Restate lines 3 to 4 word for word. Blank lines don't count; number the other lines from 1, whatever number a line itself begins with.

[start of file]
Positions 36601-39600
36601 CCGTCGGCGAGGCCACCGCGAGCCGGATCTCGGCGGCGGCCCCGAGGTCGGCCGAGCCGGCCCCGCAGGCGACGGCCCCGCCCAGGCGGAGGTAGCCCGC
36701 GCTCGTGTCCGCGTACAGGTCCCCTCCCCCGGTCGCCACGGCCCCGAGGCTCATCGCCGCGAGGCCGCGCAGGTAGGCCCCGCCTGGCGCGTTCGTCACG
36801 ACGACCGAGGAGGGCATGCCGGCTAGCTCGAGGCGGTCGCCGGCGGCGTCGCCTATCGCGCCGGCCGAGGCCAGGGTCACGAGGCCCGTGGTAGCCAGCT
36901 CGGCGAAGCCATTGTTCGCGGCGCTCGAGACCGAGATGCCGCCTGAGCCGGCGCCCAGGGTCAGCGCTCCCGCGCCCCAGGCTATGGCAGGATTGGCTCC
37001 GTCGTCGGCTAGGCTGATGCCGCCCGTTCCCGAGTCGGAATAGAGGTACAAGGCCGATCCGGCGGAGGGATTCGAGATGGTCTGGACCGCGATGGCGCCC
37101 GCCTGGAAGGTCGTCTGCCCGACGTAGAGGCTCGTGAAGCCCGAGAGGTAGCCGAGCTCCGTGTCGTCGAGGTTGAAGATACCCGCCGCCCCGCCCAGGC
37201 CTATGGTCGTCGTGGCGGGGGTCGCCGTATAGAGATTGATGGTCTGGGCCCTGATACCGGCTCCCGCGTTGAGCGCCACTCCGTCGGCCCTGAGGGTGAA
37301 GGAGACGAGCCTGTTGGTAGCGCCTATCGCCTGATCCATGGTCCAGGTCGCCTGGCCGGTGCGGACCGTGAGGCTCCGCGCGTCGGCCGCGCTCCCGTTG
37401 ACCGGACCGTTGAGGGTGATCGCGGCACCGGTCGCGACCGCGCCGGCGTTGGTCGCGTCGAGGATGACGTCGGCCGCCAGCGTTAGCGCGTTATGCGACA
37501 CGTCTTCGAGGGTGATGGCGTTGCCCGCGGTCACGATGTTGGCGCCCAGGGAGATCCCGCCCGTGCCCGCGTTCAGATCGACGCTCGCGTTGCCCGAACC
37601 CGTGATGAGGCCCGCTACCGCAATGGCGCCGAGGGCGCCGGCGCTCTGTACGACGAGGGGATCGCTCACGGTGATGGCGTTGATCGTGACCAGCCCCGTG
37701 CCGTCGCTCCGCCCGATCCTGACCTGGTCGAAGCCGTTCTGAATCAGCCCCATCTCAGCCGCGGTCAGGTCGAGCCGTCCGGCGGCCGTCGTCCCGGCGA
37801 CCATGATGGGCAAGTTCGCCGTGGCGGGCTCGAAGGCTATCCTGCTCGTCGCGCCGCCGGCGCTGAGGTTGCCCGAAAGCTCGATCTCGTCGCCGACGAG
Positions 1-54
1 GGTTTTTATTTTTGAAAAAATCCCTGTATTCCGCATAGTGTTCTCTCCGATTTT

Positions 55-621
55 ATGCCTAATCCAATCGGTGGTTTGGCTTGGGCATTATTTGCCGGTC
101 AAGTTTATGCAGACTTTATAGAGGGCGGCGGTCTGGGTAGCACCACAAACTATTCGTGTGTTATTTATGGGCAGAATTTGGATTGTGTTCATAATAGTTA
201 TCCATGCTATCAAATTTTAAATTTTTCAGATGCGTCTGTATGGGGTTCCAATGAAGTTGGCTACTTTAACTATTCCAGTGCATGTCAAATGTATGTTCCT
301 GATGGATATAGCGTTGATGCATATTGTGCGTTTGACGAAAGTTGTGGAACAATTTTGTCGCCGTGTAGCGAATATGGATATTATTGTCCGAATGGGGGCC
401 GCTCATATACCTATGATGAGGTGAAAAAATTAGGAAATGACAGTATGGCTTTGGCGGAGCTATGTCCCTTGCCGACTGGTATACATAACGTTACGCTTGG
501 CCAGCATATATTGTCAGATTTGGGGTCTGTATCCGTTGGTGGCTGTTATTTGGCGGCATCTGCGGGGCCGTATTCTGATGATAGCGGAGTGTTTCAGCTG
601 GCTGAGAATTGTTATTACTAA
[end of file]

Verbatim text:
36701 GCTCGTGTCCGCGTACAGGTCCCCTCCCCCGGTCGCCACGGCCCCGAGGCTCATCGCCGCGAGGCCGCGCAGGTAGGCCCCGCCTGGCGCGTTCGTCACG
36801 ACGACCGAGGAGGGCATGCCGGCTAGCTCGAGGCGGTCGCCGGCGGCGTCGCCTATCGCGCCGGCCGAGGCCAGGGTCACGAGGCCCGTGGTAGCCAGCT